You might not be interested in cancel culture, but cancel culture might be interested in you.
For over 20 years, Dr. Nicholas Meriwether has taught on the intersection of philosophy, ethics, religion, and political theory at Shawnee State University in Portsmouth, Ohio.
One day, a male student raised his hand in class. Dr. Meriwether responded, “Yes, sir” as he had typically done with other students for years. He often referred to his students as “sir” or “ma’am” or by a title like Mr. or Miss followed by their last name. The formality fosters an atmosphere of seriousness, mutual respect, and courtesy. And he always referred to students based on their biological sex. After all, that is who they really are.
However, after class, the student approached Dr. Meriwether, identified as a woman, and insisted on being referred to as such, with feminine pronouns and titles. When Dr. Meriwether expressed reservations, the student became belligerent, threatening to get Dr. Meriwether fired if he didn’t give in to these demands.
Shortly after this incident, Dr. Meriwether offered to accommodate the student by addressing him by a preferred name and dropping the use of sex-specific titles. While the university initially approved this arrangement, upon further insistence from the student, the university reversed its stance. Now, according to the university, Dr. Meriwether had to use the student’s preferred pronouns or eliminate all sex-referencing terms from his vocabulary—for all students, at all times.
Dr. Meriwether’s core beliefs are why he’s devoted his career to education. His faith also governs the way he thinks about human nature, marriage, gender, sexuality, morality, politics, and social issues. Yet, the university insists that he contradict his core beliefs by using pronouns and saying a message that violates his conscience. Refusal to comply would result in Dr. Meriwether facing punishment that would end his career as a professor. In other words, he was being cancelled. But Dr. Meriwether wouldn’t accept that outcome. He stood up. See what happened when he did.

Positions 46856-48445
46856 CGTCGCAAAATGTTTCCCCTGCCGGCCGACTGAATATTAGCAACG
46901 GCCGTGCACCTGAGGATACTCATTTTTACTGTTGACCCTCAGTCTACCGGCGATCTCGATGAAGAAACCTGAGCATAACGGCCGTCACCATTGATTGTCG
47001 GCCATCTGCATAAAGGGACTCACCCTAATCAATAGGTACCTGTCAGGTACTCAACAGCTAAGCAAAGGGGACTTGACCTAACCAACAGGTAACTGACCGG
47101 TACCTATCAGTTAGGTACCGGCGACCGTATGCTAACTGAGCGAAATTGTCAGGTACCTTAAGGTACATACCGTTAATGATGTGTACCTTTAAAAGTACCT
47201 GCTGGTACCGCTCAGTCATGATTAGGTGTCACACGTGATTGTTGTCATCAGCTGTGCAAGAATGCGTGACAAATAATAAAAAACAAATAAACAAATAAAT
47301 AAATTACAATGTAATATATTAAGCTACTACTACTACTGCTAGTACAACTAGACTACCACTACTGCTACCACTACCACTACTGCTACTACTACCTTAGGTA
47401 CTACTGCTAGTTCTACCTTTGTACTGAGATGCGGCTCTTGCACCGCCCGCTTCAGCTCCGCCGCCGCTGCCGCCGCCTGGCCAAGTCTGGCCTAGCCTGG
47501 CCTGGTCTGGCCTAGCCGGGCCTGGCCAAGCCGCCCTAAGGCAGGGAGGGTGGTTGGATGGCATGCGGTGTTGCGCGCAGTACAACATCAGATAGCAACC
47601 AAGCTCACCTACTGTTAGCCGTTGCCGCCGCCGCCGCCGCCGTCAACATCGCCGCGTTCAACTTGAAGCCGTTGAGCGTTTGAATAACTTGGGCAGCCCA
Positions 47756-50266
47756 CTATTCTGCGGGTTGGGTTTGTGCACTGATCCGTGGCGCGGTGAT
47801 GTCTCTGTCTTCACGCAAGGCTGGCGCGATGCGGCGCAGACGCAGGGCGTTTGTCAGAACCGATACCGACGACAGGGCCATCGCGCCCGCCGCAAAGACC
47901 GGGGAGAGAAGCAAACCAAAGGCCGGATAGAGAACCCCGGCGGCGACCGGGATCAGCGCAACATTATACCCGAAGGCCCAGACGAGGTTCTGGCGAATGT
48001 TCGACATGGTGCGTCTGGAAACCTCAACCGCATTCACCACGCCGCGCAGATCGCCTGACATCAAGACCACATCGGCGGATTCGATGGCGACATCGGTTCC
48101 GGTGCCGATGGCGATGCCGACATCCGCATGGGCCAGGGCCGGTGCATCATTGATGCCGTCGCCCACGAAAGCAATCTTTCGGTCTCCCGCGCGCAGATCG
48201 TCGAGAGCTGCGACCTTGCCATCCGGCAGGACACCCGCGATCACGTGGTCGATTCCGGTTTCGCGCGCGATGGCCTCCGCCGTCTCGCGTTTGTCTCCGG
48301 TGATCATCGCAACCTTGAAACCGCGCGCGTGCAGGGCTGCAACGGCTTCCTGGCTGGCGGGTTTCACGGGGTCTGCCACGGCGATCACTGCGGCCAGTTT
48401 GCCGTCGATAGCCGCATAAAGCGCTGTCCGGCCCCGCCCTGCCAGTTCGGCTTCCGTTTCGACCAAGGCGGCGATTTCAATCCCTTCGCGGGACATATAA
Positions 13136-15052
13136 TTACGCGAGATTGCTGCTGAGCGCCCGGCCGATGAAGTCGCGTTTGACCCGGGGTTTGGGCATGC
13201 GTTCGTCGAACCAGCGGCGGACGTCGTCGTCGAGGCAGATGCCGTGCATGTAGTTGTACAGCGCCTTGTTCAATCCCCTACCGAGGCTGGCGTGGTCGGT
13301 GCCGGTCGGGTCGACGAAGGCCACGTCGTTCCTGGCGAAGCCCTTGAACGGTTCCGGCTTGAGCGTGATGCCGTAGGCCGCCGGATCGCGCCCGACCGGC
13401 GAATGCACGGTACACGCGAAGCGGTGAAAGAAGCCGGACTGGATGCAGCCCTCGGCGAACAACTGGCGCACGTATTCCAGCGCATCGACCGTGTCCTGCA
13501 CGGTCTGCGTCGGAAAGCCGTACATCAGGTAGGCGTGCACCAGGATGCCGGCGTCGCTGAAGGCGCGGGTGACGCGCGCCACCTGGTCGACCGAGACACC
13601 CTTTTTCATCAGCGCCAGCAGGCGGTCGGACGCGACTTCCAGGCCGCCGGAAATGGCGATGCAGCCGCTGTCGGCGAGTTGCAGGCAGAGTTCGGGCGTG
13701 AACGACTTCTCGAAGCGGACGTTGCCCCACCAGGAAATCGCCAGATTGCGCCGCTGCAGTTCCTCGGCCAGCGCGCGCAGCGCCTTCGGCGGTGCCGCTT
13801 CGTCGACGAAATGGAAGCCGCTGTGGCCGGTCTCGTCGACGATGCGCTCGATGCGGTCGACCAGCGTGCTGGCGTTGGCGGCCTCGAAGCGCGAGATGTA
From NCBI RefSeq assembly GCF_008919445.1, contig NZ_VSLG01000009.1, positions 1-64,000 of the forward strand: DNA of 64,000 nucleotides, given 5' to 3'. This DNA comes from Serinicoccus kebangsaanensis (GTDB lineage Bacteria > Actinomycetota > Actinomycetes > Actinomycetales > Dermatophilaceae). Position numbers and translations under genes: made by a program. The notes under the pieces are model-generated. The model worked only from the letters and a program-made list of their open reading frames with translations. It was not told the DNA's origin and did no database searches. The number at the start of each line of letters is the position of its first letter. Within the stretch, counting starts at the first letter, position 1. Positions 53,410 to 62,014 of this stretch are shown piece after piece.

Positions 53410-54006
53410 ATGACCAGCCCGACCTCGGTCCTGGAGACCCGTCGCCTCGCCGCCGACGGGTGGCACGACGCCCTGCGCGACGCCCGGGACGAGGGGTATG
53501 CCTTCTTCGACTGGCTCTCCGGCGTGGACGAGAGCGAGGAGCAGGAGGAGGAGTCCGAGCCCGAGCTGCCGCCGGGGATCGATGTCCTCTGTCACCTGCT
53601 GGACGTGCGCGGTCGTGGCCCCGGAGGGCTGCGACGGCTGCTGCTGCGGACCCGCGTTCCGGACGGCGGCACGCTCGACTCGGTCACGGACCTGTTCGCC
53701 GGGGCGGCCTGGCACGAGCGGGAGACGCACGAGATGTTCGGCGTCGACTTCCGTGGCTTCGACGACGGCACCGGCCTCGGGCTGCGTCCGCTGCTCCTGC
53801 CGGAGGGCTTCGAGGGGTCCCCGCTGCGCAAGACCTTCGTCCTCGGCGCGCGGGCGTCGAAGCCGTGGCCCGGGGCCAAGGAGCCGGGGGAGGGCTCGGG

At first, the district court ruled against Dr. Meriwether. But Dr. Meriwether appealed to the U.S. Court of Appeals for the Sixth Circuit and won—and cancel culture lost.
The Sixth Circuit rightly understood that public universities like Shawnee State cannot compel Dr. Meriwether to speak a message that he disagrees with—and pronouns and titles express a message. Our First Amendment rights to freedom of speech and religion not only include the freedom to speak messages in accordance with our core beliefs but also the freedom not to speak messages against our core beliefs.
The Sixth Circuit elaborated that government cannot mandate ideological conformity. American universities have been traditionally understood to be places where controversial ideas are discussed and debated, and intellectual diversity can flourish. They shouldn’t be institutional assembly lines that manufacture only one type of thinking and shouldn’t stifle debate by picking sides. Yet, this is what Shawnee State University did. In their decision, the Sixth Circuit said that “Shawnee State…punished a professor for his speech on a hotly contested issue.”
ADF is committed to winning cases like these. Cancel culture can be defeated. All it takes is for people like Dr. Meriwether—and you—to stand up to it.
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Working with ADF attorneys, Lorie Smith’s case currently awaits a decision by the U.S. Supreme Court, after a lower court ruled against her earlier this year.